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Attorney General Brandis asserts political influence over Solicitor General Justin Gleeson ... Government access to the Solicitor General to be controlled by AG ... More outsourcing of constitutional advise to the private bar ... Ideological agenda at play ... Read more ... 


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Murder into manslaughter, and maybe back again ... The Baden-Clay case in the High Court ... Artemus Jones claims that appeal courts have a history of handing out softer sentences to perpetrators of violence against women ... Populist outcry verses learned legal commentators ... Read more ... 



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    LEIGH SALES: But I think people watching this also want to know that you're listening to them and what those polls tell you is that there's something that you're doing which they don't like.
    MALCOLM TURNBULL: Well why don't you ask me a question about it?
    LEIGH SALES: Well I am asking you a question about it. What do you think - what do you think - what do you think has happened that you have lost that ginormous chunk of approval?
    MALCOLM TURNBULL: Leigh, I am not going to be drawn into that kind of introspection ... 

    Interview with PM Turnbull on the ABC's 7.30, June 8, 2016 ... READ MORE >>


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    Ian Hancock is the biographer of Tom Hughes QC, a hero of the Sydney bar ... He has submitted to Justinian's probing, intimate questions on the eve of the book's publication ... Biographing a biographer ... Read more ... 


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    « Lawyers in the witness box | Main | A triumph for Victorian morality »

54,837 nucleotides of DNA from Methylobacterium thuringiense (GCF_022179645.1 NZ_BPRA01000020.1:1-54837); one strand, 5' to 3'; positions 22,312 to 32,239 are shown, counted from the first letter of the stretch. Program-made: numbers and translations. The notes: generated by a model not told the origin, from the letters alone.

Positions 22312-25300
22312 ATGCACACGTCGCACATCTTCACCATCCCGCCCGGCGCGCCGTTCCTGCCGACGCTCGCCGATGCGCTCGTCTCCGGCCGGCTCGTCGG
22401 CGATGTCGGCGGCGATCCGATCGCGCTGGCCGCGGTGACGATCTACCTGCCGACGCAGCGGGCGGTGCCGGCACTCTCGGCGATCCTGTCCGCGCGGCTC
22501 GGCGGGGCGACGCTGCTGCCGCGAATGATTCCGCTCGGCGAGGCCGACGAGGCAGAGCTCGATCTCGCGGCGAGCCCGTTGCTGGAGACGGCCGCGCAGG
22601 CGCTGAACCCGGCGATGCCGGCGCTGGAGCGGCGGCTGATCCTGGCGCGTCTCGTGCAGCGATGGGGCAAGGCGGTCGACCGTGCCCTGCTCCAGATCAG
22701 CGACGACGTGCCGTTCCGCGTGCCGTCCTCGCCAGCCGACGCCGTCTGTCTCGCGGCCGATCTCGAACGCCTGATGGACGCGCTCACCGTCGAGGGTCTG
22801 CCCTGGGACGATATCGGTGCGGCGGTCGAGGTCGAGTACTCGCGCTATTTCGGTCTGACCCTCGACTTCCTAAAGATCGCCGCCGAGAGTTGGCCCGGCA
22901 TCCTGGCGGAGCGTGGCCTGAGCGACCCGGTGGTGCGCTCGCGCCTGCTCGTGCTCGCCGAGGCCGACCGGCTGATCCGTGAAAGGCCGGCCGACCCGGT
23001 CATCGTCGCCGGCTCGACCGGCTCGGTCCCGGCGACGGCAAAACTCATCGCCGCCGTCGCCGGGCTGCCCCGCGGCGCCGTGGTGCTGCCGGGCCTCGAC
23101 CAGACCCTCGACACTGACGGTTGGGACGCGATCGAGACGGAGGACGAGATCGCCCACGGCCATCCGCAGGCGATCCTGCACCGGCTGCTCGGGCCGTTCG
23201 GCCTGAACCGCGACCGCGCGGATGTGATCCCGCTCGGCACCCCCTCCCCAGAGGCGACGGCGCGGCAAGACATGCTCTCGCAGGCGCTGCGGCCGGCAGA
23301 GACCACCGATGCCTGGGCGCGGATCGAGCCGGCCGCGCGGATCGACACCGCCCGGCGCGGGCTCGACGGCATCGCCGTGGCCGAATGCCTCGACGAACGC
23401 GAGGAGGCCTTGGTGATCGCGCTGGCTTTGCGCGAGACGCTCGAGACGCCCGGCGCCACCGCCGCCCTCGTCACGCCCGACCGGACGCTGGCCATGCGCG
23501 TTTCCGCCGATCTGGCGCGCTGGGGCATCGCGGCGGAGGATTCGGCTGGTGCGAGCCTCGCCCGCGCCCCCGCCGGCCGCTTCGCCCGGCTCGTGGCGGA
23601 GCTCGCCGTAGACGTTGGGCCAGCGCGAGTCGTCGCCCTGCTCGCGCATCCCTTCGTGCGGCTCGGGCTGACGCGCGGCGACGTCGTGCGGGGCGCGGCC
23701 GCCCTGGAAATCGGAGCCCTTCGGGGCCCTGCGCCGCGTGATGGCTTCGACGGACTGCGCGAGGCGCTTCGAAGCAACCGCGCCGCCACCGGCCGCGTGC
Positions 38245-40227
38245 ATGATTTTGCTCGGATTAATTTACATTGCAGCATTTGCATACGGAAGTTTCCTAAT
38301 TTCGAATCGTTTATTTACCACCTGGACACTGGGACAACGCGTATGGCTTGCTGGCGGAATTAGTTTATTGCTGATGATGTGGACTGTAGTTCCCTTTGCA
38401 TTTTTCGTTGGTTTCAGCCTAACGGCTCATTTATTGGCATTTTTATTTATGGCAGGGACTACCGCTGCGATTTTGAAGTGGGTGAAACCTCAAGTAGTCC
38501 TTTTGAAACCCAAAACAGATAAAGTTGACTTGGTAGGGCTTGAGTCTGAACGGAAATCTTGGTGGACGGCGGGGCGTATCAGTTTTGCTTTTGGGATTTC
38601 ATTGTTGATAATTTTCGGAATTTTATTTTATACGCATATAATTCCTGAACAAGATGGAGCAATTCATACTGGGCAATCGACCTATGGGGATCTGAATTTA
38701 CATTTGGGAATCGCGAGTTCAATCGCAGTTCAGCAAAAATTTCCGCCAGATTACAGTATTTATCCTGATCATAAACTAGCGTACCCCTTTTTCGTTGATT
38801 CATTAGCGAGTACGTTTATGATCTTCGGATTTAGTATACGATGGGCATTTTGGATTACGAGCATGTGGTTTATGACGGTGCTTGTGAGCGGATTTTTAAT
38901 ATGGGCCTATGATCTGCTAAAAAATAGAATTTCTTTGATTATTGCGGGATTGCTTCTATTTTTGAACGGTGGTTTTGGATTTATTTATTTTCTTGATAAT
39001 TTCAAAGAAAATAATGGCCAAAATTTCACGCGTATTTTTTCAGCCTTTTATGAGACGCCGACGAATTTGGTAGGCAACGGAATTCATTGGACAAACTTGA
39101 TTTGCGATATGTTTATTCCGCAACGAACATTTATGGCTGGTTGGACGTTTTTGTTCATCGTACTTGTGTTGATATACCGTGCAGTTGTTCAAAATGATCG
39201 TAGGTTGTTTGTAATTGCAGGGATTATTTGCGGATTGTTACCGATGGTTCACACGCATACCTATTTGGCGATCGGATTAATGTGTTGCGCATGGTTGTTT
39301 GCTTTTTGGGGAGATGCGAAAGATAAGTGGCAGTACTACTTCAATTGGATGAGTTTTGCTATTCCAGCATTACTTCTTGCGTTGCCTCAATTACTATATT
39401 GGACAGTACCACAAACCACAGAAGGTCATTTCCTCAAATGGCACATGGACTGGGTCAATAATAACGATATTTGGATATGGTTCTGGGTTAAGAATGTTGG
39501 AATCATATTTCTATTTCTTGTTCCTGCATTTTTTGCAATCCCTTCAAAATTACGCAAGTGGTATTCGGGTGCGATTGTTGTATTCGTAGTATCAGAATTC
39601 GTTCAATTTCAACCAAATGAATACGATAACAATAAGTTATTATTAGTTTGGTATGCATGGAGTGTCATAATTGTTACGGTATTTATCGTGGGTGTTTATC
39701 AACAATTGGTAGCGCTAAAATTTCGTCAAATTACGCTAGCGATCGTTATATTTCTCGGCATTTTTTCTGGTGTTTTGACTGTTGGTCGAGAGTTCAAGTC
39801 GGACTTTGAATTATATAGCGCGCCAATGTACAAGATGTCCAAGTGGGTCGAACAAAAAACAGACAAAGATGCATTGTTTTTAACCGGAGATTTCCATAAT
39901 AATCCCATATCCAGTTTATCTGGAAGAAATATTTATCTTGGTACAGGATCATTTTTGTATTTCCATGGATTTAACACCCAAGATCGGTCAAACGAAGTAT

Friday
    Feb102012

    It's February already

    Ruthless competition at the readers' bar ... Emptiness and despair ... Funds dry up ... Then, as if by magic, a crumb falls from the table and everything is brilliant ... Junior Junior on how January turned into February 

    January is a particularly obnoxious month for bar readers. 

    I rushed back from as short a break as possible, partly to retain my sanity, but also to be able to catch any juicy urgent injunction that might come through chambers. 

    Yet, I discovered there were no new briefs, no new cheques and worst, no one else actually in chambers.

    Being left alone with ones thoughts is a sure-fire way to end up before the Mental Health Tribunal on a regular, non-professional basis.

    I now understand why readers' rooms don't have windows. The attraction of jumping out of them increases exponentially when left with one's dangerous thoughts, and nothing else. 

    Fortunately, I am not the only reader in a tiny room using Facebook to lie about how busy I am.

    It means that there are plenty of people to meet for coffee, but since we cannot afford coffee, "going for coffee" actually means hanging out in my friend's chambers' kitchen and drinking the free instant stuff or nicking a Lipton tea bag and sipping from his posh colleague's Royal Doulton tea cups. 

    Nevertheless, there is a camaraderie born of poverty that would likely not otherwise exist.

    Face it, these other readers are my competitors. There are only a certain number of junior-junior briefs floating around and if someone else snaffles one a little bit of your humble blogger quietly dies.

    It explains the delight derived from learning someone has dropped out of the bar and scooted back to a law firm. It is wig eat wig out here. 

    Towards the end of January, at the point when my personal hygiene was starting to slip, because a fresh cake of soap seemed inordinately expensive, other members of the floor started to materialise.

    They were tanned and jaunty, having spent their hols on a yacht or snorkling at Lord Howe. 

    Their presence only served to confirm my reduced circumstances. 

    Now it's February and everyone is here.

    I've restrained myself from hugging the barrister that walked into my closet and said, "Hey, are you free to pop to court for me tomorrow?" 

    Suddenly, life at the bar could not be more wonderful. 

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